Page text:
Known as “smoker’s disease”, chronic obstructive pulmonary disease will be the third leading cause of death in the world in 2030. This article explores a type of respiratory disease that is not very well known.
Chronic obstructive pulmonary disease (COPD) develops silently over a period of years. Sufferers are unaware of their condition. COPD affects nearly 400,000 people in Switzerland, where tobacco use is the leading cause. Among non-smokers, microparticles in air pollution have become a well-documented risk factor in the past few years. “The inhalation of smoke or other irritating substances causes the bronchial tubes to contract and become inflamed, resulting in pulmonary obstruction and a diagnosis of COPD,” explains Alban Lovis, associate physician at the Lausanne University Hospital Pulmonary Service. “This same phenomenon causes pulmonary emphysema, or the destruction and dilation of the lung’s alveoli. The alveoli are no longer able to extract oxygen from the air we inhale so that it can be sent throughout the body.”
A diagnosis that comes too late
COPD symptoms include trouble breathing at the slightest effort as well as chronic expectorations and coughing. But symptom onset is insidious and very gradual. In the beginning, sufferers don’t notice the signs of the disease, then adjust to the changes. “Instead of walking up Rue du Petit-Chêne in Lausanne on foot, they take the metro,” says the lung specialist. “They think they can’t catch their breath because of their age.”
These symptoms should serve as a warning though, because they often mark the start of a descending spiral. In some serious cases, the patient can only walk a few steps at a time. “Because they are out of breath, COPD sufferers exercise less and less,” says Alban Lovis. “They no longer get out to do their shopping. They eat less, and lose muscle mass. They also become socially isolated because they are no longer strong enough to climb a
flight of stairs, for example.”
These symptoms should serve as a warning though, because they often mark the start of a descending spiral.
Because of their weakened state, these patients often contract respiratory infections. This can cause their health to decline to the point that they are at risk of dying. “Generally speaking,” says the specialist, “these patients come to see us when they are 60 years old. At that point, they are severely impacted already, with less than half their normal lung capacity.”
The specialist recommends visiting your GP if you use tobacco products, even if you aren’t experiencing early symptoms of COPD. The doctor can perform a spirometry test, which measures respiration, and provide advice about how to stop smoking. “Remember that one in two smokers dies as a direct result of tobacco,” says the specialist. “Only 20% of smokers develop COPD. But it’s vital that these patients receive an early diagnosis, because damage caused to alveoli and bronchial tubes cannot be reversed.”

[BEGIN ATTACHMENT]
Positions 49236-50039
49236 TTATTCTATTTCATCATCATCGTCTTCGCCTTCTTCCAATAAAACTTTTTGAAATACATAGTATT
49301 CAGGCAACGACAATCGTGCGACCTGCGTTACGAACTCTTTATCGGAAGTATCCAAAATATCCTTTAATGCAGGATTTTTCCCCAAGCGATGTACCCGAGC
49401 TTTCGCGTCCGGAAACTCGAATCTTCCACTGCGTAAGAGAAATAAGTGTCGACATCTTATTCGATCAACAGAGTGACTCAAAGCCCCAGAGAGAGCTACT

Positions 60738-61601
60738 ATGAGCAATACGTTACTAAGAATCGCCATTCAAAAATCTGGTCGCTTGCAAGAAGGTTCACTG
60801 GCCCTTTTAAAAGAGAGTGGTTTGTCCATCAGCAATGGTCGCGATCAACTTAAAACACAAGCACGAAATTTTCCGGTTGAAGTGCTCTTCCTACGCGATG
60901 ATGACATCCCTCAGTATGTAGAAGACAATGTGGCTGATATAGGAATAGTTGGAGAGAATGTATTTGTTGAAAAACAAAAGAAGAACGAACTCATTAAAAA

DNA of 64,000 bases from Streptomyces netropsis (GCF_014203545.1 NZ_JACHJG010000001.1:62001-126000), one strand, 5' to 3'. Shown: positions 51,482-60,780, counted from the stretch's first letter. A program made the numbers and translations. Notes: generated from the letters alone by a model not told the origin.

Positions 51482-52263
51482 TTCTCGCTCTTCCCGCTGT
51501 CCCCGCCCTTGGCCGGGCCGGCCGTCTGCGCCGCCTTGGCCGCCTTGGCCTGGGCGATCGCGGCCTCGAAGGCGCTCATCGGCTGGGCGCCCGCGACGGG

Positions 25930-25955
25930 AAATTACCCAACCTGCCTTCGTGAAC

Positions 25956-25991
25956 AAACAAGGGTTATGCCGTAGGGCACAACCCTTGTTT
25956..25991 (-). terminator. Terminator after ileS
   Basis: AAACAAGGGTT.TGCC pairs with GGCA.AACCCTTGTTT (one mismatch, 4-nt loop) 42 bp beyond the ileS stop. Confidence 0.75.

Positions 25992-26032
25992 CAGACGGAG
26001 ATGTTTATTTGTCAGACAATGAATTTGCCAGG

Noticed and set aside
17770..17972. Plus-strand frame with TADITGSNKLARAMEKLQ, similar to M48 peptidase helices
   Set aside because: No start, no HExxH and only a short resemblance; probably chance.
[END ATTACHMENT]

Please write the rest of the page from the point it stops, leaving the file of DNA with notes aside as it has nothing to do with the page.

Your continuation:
Improved physical shape
The first step towards preventing lung damage is to stop smoking. Next, bronchodilators—medications that expand the bronchial tubes—help patients breathe more easily.
But doctors focus on a comprehensive approach to the disease. A rehabilitation programme followed at Rolle Hospital, for example, over the course of several weeks helps patients have a better quality of life. The course includes psychological support as well as exercises
and nutritional advice to help them regain muscle mass. “COPD patients can gradually reverse their decline in health,” says Alban Lovis. “By increasing their respiratory capacity, they regain confidence and can move more easily.” But they must continue their new, healthy lifestyle every day to stop the progression of COPD symptoms. While it is not the norm, some patients receive lung volume reduction surgery in addition to rehab. This procedure is
either performed surgically or endoscopically (see inset).
According to the World Health Organization, 64 million people throughout the world currently suffer from COPD. This figure is projected to rise. As a result, COPD is likely to be the third leading cause of death by 2030. “In developing countries, this disease is most commonly caused by burning wood and coal inside homes for heating and cooking,” says Alban Lovis. “In Switzerland, however, it’s the consequence of the smoking boom.” Even though it’s becoming less common, the effects of this silent killer will continue to be felt for many years.” ⁄
Patients suffering from severe pulmonary emphysema can undergo surgery to reduce their lung volume. “The destruction of alveoli makes the lung less elastic,” explains thoracic surgeon Michel Gonzalez. “The lung dilates and resembles a balloon that can no longer deflate.” This air bubble compresses the diaphragm and the surrounding healthy lung tissue until they can no longer move when the patient inhales or exhales. In such cases, the volume of the damaged lung can be reduced.
The operation is performed by thoracic surgeons or lung specialists. Thoracic surgeons remove the damaged portions of the lung through incisions made in the patient’s
thorax. Pulmonologists, however, use an endoscope to insert valves, which let the excess air escape the lung, or coils. These small spring-shaped structures compress the damaged area of the lung. “These treatments improve the patient’s respiration and therefore well-being,” says the surgeon. “But they are not palliative. They do not fix the damaged portion of the lung. To prevent COPD and its consequences, you have to get back to basics—which means getting rid of cigarettes!”